In college, I met grad students who came to Randism late in life. I even interviewed a group (let's not say collective) of them as a Radicals for Capitalism "club," replete with a silly dollar-sign flag. They were sort of sad and not a little comical. It is far better to come into this at 15 and then outgrow or refine it rather than become a true believer as an adult.

While I think I moved beyond all that, they made it clear they retained access to truth while surrounded by moral weaklings. For me, I think of an example of a folk song my friend Joel Blumert used to sing in the basement club, Leon's, in North Plainfield, New Jersey. Mitch Greenhill's Won't You Tell Me includes:
I'm just trying, momma
I'm just trying, momma
Trying, trying to be a man
You can have it, if you understand
My Randist self first heard those lyrics and knew immediately that they were cowardly and unmanly. I was positive that we make our own way, our own selves.

I came over years, as my mother did, to see as plainly that life is not that simple or absolute. Sometimes happenstance, good or bad luck and the intervention of others determines how you fare. That's where that nasty ambiguity intrudes, make you reevaluate and adjust. You're still in charge, sort of.

I have a lot of differences with libertarians and specifically Randists. Yet, I have this history and have felt the related extremely powerful emotions that I conflated with pure reason. I would neither denigrate them nor underestimate them.

The most annoying trait of Randists is one you can hear in public question periods and debates, particularly in colleges. They are wont to interrupt a speaker, even one answering their questions, to pick what seems to others as the smallest nit. The concept is that if a single statement, premise in their lingo, is wrong, then the entire position or argument is totally worthless. In contrast, those who can deal better with ambiguity and complexity can assess an entire argument to decide its merit in its entirety.

Those are vastly different ways of reasoning. That makes compromise and agreement nearly impossible.

Those who have never felt the strong tug of the Randist gravitational field can be taken aback by such absolutism. Yet, in the least, be aware that there are many such in think tanks, government service and political parties — libertarian of course, but also Republican.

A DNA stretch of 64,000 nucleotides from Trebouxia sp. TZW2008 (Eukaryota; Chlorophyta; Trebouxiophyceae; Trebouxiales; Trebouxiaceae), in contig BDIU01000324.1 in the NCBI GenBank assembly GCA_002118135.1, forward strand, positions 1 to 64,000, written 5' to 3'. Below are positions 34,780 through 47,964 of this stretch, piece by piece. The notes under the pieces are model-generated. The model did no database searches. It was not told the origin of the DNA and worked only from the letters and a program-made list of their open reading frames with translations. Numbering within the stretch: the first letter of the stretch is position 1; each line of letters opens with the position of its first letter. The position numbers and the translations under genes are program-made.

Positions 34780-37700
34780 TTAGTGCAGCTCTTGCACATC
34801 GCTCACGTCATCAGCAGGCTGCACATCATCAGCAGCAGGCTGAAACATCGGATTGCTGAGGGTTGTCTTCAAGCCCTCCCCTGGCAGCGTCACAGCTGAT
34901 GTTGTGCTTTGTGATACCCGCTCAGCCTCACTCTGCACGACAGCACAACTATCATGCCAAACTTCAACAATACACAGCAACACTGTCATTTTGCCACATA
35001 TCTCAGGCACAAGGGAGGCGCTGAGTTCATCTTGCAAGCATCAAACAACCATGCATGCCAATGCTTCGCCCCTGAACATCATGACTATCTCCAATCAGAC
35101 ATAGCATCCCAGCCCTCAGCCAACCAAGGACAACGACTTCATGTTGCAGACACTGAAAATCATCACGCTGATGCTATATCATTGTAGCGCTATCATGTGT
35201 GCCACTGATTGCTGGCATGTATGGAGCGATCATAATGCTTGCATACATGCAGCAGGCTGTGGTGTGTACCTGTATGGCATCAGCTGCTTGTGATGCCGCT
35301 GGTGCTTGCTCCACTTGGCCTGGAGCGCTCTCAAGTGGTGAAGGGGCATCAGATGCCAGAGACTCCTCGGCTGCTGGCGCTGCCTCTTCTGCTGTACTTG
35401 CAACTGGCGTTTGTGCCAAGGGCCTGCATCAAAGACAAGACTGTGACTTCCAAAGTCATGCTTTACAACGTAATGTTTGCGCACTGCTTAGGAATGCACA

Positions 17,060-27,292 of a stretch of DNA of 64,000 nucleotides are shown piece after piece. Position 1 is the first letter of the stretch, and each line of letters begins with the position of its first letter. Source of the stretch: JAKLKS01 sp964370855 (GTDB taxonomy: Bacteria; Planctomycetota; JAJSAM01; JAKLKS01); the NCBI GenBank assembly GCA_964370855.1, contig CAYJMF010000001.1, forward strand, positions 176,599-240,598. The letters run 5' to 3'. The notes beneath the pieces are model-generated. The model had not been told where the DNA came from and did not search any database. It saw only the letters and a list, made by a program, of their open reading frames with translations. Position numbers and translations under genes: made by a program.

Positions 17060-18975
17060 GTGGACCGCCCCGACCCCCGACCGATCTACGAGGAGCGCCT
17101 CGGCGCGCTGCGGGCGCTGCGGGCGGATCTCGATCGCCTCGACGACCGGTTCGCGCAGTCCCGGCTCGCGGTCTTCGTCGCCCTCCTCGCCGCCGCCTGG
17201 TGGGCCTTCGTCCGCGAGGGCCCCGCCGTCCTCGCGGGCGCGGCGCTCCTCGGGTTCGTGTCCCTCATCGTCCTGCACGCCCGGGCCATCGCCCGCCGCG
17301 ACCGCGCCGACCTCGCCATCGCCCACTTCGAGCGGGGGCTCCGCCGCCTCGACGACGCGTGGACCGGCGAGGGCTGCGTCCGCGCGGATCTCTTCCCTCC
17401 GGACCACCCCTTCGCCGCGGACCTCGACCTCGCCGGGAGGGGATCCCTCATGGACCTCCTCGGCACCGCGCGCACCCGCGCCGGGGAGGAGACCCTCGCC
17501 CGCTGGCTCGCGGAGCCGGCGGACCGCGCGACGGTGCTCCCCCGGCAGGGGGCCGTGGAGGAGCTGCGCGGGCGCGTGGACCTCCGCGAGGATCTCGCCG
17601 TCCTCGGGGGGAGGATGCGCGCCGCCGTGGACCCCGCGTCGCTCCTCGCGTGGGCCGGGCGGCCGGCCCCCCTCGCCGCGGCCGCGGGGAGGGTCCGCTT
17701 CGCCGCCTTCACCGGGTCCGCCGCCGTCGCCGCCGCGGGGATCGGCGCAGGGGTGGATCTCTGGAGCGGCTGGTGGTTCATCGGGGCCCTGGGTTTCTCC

Greenspan was not the only Randist in a powerful position, just the most powerful of them. You can have your Greenspan, while I stick with Greenhill.

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2 comments:

Patrick Murfin said...

I was introduced to Rand in High School by an ardent devotee. But I had an opposite reaction. I was physically repelled by the self congratulatory selfishness, the worship of self, the contempt for the “weak.” But worse was the assertion that any act not rooted in self-interest was in an odd way immoral. Altruism on any level was an unforgivable sin and sign of weakness—a sign that the sinner deserved the righteous punishment of the clear-eyed and superior.

Instead I found my inspiration in high school in tales of the underdog—Steinbeck’s “Grapes of Wrath;” Dos Pasos’ “USA Trilogy;” Arthur Weinberg’s biography of Clarence Darrow, “Attorney for the Damned;” Ray Ginger’s portrait of Eugene V. Debs,
“The Bending Cross.” I devoured George Bernard Shaw—who surely had ego problems of his own—and the Fabian Socialism of his plays.

I guess I was always just a bleeding heart.

jackdoitcrawford said...

That is a lot to write about someone without quoting or stating any of her ideas. I encourage people to read Ayn Rand's works if they want to find out about this controversial writer who is still hotly debated long after her death.